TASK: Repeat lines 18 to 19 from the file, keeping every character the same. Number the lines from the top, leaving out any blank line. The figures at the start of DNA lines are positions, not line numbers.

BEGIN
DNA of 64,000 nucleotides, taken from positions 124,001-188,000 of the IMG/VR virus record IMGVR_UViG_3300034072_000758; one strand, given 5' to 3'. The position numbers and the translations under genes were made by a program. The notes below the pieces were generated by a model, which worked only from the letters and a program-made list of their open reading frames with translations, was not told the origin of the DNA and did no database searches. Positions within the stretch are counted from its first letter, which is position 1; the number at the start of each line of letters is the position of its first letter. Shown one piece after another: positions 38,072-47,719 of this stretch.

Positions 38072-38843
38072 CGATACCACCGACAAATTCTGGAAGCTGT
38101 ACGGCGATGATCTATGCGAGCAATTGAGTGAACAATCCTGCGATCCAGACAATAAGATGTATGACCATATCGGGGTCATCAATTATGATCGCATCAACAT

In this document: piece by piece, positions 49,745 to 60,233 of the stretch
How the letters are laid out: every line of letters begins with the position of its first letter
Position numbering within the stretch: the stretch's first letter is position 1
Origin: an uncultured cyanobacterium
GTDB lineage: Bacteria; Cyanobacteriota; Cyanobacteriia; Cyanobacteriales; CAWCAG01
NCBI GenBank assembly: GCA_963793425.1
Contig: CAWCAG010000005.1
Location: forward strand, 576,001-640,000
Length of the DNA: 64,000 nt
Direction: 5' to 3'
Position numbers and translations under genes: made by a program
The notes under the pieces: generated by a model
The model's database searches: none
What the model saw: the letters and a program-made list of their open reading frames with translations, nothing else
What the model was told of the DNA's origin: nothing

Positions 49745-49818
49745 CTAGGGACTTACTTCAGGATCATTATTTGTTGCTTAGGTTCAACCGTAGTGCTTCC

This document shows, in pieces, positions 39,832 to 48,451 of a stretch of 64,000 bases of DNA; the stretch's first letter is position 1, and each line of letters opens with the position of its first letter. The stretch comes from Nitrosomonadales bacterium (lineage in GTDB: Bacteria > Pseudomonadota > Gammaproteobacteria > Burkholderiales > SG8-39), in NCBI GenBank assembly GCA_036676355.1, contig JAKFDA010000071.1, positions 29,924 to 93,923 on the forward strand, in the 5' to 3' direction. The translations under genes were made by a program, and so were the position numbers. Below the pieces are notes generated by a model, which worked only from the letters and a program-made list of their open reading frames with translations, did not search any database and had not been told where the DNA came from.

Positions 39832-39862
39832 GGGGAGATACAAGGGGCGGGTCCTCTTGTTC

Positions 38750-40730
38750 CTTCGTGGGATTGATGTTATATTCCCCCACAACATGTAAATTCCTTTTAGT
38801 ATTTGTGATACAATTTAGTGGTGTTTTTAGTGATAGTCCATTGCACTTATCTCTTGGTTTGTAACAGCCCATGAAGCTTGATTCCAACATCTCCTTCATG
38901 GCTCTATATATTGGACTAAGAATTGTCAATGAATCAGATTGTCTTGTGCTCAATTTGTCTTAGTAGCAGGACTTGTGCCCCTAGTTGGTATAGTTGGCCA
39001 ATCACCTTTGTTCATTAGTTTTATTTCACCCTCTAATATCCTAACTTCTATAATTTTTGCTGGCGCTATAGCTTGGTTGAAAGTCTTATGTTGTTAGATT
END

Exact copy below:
What the model saw: the letters and a program-made list of their open reading frames with translations, nothing else
What the model was told of the DNA's origin: nothing